The tech giant scrapped certain completed watches because of an error in some so-called taptic engines, which produce the sensation of being tapped on the wrist, the Journal wrote. Apple previously told some suppliers to ease up on watch production until June without explaining its rationale, sources told the publication.
Apple told CNBC's Josh Lipton that it had no comment.
The report said that some taptic engines made by Chinese company AAC Technologies broke down over time. The company could not immediately be reached for comment.
Apple first took orders for the device earlier this month and started to ship them Friday. The Journal said that it was not aware of Apple shipping any watches with the faulty component.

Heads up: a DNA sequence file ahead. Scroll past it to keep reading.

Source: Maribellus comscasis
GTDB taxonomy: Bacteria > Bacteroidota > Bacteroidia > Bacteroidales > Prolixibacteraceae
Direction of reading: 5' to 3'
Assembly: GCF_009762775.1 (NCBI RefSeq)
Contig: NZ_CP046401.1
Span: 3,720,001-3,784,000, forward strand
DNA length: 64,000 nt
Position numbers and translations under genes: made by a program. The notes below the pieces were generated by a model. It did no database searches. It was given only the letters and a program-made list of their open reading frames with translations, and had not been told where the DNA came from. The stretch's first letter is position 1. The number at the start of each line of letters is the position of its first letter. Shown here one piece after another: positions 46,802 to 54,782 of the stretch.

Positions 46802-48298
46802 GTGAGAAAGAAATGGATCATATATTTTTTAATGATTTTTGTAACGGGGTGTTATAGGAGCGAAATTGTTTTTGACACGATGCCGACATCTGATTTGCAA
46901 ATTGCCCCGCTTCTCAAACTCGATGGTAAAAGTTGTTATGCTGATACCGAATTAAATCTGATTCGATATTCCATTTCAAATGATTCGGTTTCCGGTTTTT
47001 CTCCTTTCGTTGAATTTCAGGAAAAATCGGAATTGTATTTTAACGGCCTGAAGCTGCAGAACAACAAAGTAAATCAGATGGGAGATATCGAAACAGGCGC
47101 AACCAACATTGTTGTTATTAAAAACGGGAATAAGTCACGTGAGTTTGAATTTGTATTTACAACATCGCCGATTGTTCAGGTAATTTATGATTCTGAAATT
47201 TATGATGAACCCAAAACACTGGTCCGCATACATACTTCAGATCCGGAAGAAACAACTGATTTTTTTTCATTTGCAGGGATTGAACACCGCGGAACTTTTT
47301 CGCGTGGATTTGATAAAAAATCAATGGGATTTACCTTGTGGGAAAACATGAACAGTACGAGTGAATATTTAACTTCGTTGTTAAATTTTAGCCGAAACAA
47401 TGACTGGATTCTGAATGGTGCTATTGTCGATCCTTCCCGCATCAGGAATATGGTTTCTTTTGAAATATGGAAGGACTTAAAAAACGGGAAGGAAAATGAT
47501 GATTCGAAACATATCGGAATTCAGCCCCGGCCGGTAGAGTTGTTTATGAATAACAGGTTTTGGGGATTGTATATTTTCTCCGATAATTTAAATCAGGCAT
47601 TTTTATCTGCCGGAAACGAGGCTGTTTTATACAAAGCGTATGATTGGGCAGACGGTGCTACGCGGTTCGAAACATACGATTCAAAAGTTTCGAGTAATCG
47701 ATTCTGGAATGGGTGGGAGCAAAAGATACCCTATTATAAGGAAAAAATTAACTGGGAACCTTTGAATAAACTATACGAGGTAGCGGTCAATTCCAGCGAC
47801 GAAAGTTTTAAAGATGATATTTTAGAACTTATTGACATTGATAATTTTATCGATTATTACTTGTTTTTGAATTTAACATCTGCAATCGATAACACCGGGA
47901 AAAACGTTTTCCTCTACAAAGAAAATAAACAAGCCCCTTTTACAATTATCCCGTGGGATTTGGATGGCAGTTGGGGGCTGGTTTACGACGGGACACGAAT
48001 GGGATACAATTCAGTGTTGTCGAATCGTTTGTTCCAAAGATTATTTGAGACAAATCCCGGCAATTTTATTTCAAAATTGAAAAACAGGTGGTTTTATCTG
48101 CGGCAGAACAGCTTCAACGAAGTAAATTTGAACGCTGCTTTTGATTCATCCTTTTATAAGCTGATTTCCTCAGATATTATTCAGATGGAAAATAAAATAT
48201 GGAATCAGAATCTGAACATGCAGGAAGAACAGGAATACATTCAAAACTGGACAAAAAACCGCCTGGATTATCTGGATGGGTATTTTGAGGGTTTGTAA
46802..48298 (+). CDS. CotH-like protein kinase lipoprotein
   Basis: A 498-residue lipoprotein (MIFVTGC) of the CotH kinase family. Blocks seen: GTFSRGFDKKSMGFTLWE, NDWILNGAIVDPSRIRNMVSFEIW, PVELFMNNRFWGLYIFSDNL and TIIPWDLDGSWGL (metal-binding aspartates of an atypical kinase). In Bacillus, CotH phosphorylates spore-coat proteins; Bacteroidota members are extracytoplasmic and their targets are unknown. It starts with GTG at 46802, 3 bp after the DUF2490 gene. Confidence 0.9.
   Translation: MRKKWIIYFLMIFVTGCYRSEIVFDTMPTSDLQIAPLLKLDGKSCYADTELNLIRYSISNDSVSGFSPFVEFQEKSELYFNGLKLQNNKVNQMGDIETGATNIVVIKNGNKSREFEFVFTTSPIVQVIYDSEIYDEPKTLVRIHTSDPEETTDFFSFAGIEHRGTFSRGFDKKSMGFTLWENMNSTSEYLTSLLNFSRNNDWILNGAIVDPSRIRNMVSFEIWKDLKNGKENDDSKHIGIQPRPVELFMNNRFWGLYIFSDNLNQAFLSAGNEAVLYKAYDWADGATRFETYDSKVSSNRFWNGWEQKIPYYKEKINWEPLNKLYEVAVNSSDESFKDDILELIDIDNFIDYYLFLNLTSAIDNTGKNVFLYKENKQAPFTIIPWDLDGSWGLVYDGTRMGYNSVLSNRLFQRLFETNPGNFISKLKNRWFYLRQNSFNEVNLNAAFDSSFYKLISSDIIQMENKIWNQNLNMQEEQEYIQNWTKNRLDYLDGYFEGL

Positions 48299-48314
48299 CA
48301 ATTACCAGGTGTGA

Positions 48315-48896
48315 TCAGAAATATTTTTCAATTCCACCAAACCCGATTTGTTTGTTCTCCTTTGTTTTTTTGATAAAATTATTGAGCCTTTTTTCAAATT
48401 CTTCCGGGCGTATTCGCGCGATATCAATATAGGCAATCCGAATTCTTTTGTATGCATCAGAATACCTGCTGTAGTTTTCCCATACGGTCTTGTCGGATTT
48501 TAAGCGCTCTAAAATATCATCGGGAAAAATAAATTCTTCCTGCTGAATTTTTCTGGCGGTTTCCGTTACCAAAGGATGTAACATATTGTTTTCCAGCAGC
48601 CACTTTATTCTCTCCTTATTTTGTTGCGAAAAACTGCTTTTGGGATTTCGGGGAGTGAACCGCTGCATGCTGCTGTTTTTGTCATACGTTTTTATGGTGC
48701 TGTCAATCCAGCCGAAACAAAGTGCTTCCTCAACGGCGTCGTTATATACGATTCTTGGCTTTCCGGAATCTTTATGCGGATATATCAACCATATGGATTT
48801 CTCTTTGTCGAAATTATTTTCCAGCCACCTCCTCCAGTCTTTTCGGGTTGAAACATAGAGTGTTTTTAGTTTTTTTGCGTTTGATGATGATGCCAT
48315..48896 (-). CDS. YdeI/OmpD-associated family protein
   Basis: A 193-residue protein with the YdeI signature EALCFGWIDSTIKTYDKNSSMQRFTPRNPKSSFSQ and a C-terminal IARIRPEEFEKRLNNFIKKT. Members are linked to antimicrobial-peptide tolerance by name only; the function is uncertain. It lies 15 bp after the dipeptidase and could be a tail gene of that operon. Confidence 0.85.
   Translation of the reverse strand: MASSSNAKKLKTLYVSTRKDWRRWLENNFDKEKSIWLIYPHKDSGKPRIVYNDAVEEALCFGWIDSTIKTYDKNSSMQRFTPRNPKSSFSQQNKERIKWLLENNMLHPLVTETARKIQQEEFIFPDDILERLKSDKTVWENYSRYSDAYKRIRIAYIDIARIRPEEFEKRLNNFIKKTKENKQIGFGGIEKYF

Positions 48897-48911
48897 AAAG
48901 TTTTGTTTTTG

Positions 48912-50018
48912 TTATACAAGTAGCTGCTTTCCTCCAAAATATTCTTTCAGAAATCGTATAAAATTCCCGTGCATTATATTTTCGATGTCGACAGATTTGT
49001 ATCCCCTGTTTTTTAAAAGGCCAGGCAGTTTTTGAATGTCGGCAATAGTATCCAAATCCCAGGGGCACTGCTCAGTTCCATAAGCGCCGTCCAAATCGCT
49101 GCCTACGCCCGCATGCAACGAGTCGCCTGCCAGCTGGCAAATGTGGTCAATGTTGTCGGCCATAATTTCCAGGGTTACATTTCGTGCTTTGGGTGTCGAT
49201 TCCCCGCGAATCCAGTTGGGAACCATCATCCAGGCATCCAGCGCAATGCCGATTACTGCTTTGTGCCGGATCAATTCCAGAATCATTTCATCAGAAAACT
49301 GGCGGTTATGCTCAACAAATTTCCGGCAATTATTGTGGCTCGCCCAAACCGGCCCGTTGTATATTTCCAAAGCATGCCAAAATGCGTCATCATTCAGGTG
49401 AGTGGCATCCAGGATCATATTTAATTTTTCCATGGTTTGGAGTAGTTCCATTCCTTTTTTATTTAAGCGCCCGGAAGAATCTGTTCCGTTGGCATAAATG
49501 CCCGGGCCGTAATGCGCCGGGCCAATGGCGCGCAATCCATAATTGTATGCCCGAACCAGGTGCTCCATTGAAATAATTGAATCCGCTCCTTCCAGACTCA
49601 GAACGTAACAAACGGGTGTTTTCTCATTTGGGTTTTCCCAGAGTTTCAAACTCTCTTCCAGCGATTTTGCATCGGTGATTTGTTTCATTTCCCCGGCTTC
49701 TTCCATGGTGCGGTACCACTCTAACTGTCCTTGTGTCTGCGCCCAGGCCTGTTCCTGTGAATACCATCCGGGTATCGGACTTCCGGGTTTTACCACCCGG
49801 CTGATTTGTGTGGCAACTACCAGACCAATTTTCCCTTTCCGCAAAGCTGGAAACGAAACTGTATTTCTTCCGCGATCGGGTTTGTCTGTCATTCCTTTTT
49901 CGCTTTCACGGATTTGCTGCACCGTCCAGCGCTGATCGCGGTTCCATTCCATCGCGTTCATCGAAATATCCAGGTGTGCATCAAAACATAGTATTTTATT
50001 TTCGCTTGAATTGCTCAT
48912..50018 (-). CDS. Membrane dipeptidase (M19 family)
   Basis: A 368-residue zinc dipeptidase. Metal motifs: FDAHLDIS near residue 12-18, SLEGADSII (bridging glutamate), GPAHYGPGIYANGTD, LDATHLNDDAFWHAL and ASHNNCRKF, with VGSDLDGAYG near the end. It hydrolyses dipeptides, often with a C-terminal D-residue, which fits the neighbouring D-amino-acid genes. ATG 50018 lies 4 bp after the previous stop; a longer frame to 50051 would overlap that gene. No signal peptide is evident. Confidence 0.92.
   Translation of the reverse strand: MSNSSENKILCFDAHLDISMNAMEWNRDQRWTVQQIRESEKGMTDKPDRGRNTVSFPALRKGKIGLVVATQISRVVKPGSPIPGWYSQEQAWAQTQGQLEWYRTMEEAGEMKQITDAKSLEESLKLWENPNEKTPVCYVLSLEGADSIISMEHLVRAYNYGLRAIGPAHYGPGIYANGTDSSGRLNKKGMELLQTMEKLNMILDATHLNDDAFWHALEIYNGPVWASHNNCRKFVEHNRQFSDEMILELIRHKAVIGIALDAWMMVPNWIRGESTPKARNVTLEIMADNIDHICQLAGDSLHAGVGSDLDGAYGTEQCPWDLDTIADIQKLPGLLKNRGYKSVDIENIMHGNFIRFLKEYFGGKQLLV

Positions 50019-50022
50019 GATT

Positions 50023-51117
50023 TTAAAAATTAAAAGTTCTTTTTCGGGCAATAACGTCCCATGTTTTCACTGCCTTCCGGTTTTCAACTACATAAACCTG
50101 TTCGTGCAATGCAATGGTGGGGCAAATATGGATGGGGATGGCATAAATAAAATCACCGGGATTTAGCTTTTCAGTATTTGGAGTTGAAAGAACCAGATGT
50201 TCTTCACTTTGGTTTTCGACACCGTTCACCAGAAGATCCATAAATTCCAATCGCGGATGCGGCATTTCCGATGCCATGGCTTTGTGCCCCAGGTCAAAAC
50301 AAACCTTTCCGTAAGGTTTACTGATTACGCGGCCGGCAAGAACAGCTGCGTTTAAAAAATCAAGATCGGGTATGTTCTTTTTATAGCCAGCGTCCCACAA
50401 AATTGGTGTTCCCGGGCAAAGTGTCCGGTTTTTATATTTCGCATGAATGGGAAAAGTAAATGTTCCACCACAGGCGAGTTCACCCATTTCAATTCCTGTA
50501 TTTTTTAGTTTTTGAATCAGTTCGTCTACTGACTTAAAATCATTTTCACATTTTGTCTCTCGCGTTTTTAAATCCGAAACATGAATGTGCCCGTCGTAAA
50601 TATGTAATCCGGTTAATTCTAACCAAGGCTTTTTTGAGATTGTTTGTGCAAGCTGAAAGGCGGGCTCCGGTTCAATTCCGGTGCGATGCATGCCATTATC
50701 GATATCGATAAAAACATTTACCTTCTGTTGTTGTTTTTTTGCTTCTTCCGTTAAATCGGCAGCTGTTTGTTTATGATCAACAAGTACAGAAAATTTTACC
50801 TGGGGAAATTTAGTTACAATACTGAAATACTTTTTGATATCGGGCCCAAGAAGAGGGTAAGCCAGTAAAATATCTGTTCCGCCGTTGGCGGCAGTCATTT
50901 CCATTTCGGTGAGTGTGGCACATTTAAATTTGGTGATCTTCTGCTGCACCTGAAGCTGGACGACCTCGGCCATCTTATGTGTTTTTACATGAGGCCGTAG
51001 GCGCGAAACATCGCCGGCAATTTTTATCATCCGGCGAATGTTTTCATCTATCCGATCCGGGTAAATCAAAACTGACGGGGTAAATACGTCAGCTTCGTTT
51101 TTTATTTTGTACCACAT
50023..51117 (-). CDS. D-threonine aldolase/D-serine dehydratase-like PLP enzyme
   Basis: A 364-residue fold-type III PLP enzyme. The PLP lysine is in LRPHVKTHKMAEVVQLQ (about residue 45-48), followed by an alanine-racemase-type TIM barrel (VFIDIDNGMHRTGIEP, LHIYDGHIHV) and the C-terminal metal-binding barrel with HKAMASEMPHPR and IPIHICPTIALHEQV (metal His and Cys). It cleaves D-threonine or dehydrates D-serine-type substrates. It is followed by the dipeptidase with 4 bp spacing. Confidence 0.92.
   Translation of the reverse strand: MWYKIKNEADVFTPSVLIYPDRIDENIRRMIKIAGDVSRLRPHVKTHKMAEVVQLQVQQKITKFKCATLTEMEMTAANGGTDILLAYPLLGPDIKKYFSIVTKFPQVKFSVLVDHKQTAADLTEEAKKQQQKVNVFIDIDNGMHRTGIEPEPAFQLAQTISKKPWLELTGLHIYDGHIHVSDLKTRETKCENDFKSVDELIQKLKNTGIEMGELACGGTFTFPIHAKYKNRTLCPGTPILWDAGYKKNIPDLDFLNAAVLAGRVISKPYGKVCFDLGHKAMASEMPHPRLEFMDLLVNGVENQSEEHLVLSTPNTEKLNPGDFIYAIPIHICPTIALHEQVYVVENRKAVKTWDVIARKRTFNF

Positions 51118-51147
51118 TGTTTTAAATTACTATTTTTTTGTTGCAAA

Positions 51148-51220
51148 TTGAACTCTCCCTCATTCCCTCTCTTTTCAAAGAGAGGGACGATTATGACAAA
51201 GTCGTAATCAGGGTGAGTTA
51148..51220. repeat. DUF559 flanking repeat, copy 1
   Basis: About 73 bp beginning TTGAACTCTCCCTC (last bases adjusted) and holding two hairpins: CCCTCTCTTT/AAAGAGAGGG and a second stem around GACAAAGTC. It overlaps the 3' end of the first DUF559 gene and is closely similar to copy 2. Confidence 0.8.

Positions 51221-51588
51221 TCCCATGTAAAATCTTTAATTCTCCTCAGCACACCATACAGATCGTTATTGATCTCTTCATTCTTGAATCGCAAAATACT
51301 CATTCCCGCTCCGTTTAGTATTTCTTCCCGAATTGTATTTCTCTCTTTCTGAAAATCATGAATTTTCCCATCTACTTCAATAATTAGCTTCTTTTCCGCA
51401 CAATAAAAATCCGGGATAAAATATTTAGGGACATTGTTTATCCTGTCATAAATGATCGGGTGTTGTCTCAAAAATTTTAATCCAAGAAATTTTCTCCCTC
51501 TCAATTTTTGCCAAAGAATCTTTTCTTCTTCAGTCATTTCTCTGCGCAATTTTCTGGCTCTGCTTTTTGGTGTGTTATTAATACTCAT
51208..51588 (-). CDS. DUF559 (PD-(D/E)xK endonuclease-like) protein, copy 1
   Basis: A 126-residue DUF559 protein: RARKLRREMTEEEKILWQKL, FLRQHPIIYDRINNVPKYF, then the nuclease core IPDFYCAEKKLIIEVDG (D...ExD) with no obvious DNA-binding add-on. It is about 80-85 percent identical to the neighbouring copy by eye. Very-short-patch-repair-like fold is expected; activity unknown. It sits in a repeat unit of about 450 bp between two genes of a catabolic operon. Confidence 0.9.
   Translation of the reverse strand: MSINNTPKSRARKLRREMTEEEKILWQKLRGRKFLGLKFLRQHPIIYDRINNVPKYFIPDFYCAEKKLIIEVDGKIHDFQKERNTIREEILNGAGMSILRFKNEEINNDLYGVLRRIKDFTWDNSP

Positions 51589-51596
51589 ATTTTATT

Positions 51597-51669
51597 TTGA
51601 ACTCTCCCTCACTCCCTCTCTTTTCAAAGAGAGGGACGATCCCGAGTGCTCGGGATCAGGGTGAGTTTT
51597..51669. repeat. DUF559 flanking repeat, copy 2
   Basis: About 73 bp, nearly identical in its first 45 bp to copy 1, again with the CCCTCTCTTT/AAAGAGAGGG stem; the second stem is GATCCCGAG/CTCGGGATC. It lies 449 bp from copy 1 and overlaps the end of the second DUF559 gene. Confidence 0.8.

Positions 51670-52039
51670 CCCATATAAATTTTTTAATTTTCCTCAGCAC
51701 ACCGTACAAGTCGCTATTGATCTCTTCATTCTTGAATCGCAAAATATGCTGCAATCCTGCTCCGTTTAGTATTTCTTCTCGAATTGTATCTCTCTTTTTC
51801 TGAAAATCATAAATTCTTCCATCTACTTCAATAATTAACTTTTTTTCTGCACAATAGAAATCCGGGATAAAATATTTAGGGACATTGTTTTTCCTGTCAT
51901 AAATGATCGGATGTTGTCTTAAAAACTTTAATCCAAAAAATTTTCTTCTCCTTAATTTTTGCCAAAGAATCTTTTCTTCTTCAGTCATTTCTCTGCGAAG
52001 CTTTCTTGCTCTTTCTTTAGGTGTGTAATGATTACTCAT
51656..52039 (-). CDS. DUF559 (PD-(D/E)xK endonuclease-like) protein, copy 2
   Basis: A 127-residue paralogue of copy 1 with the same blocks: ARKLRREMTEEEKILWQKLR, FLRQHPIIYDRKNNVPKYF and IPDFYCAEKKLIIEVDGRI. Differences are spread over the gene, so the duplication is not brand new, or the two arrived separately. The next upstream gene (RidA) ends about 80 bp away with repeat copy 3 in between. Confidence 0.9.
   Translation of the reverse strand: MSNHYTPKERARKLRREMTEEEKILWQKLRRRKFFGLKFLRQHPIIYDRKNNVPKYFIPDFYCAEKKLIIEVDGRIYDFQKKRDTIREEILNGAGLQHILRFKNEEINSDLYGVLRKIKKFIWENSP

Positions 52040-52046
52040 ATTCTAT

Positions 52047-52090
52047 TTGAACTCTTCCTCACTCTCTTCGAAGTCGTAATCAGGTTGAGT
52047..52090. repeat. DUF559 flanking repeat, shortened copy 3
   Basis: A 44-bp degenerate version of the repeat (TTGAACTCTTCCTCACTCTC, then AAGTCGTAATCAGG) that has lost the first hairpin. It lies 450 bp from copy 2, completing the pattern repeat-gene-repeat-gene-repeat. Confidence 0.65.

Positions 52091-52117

The taptic engine is designed to give notifications in a less bothersome way than buzzing or ringing.
Apple shares closed more than 1 percent lower on Wednesday.
The Apple Watch has had a mixed reception from consumers and Wall Street. Watch sales were not included in the tech giant's recently reported quarterly results as the device went on sale after the period ended.
Even without the new product, Apple on Monday posted earnings and revenue that topped analysts' estimates. The company sold 61.17 million iPhones in the quarter, beating expectations.
Still, the stock has been sluggish since the report, which included an announcement that Apple would expand its capital return program to $200 billion from a previously announced $130 billion.